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Earnings growth, policy, rate cut to shape market movement

On the global front, a strong third quarter GDP growth number of 5 per cent in the US has also lifted market sentiments.

Written by Sandeep Singh | Amitabh Sinha & Anubhuti Vishnoinew Delhi, New Delhi | Published: January 2, 2015 1:41:25 am

Around this time last year, India was the only BRICS member that entered 2014 on a shaky ground with several uncertainties such as general election results, high inflation, currency volatility and the impact of an end of the US quantitative easing programme. If India, then, was seen with a bit of apprehension, it is the only member nation that stands out and looks set to take-off.

If Russia and Brazil— big commodity exporters — are struggling to cope with a sharp decline in the commodity prices, China’s export-led growth is on a declining path on the back of a slowdown in the developed world. However, in the case of India, softened crude oil prices, low inflation, expectation of a rate cut and hopes of policy reform in the upcoming Budget have all propped up the market to all time highs along with record FII inflows.

“India is the only BRIC nation and only emerging market (with GDP above $1 trillion) that is forecast to accelerate its GDP during 2014-18. It is likely to overtake Russia and then Brazil to be the second largest BRIC economy with a GDP near $3 trillion in 2018,” said Anand Shanbhag, head, research, Tata Capital Securities.

Following strong FII inflow of around Rs 97,055 crore ($16.1 billion) in Indian equities and a strong domestic investor participation, the calendar 2014 saw the Sensex rise by 30 per cent to close at 27,499. If markets rose on account of improved sentiments in 2014, experts say that in 2015, any rise in markets will follow policy initiatives of the government and earnings growth of companies.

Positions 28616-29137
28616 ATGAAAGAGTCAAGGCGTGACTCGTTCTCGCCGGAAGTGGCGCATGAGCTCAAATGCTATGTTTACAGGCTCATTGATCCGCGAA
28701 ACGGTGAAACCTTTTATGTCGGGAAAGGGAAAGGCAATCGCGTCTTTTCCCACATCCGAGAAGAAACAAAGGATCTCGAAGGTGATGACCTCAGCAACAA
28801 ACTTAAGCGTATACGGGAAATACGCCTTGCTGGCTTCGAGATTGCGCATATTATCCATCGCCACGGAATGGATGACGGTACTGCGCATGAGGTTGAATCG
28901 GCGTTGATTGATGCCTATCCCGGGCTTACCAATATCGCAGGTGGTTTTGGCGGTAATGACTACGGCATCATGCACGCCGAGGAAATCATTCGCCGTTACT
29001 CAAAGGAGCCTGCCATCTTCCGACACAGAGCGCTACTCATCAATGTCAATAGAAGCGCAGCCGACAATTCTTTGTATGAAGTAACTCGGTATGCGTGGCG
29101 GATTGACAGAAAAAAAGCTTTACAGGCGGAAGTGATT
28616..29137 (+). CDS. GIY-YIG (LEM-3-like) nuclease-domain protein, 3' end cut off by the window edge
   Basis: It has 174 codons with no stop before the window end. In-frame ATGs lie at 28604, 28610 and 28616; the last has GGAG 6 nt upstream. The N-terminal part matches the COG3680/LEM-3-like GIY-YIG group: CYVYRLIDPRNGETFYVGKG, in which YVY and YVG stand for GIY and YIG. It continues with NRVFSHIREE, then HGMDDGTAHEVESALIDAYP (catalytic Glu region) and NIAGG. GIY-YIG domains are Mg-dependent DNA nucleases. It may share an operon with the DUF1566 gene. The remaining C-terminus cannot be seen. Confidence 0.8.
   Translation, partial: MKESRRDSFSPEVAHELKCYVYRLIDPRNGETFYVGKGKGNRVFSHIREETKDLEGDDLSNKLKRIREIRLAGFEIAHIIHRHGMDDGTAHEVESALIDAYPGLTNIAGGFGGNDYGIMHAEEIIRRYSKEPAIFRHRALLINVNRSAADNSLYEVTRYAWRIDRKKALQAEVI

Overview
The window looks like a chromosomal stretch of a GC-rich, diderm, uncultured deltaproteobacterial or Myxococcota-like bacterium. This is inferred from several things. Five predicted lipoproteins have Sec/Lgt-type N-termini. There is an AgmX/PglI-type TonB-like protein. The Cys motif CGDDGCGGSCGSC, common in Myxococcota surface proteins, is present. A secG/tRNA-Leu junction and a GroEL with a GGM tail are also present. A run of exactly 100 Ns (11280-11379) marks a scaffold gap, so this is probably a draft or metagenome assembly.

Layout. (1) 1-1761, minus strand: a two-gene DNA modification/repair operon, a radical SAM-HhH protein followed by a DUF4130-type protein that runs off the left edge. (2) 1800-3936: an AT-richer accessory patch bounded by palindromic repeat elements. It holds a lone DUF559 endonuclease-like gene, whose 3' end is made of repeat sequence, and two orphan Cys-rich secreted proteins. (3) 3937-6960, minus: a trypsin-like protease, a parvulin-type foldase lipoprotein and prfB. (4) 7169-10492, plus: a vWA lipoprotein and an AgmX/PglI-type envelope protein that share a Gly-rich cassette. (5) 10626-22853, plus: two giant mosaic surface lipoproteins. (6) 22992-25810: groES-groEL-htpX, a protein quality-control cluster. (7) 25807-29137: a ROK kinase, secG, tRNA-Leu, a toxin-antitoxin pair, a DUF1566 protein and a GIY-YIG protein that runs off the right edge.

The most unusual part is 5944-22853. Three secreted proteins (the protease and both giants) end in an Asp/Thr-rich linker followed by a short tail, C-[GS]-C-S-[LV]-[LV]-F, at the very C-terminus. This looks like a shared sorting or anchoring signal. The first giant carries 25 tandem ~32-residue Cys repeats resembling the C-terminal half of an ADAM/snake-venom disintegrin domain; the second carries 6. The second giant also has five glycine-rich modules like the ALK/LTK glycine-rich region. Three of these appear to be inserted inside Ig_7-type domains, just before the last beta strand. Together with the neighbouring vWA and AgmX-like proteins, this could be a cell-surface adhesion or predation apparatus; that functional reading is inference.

Even the sustainability of this fund flow would to a large extent depend on how the government delivers on policy fronts. The year witnessed record FII inflows of over $42.3 billion (Rs 256,212 crore aggregate of debt and equity).

“We do not see any big risk in the markets, however, any further re-rating will depend on the policy initiatives and benefits that the economy and corporates accrue from low commodity prices. We expect the corporate earnings to grow between 16 and 18 per cent CAGR over the next two years,” said Harsha Upadhyaya, CIO, equities at Kotak Mahindra Mutual Fund.

There are some who feel the earnings growth will drive the markets. Nirmal Jain, chairman of IIFL who expects a return of anywhere between 20-30 per cent in 2015 said, “I expect significant rise in earnings. Not only because of the political stability but also because crude oil and commodity prices are softening and that being the raw material for most of the companies will improve their profit margins.”

If the government initially raised hope, the forthcoming Budget is being seen as an event where the finance minister may make several announcements that may turnout to be a critical indicator for both domestic and foreign investors as it may set the government’s economic agenda for the next three to four years.

On the global front, a strong third quarter GDP growth number of 5 per cent in the US has also lifted market sentiments. “While that may advance the Federal Reserve’s decision to hike interest rates, the markets are prepared for interest rate hike in US and it may not lead to any negative surprises or a knee jerk reaction,” said Upadhyaya.

So while the first trading session of the year started on a cautious note as the markets closed at 27,507 with a marginal gain of 0.03 per cent, the third quarter earnings season that kick-starts with Infosys results on Jan 9, interest rate cut if any from the RBI and policy decisions over the next couple of months will set the tone for the markets.

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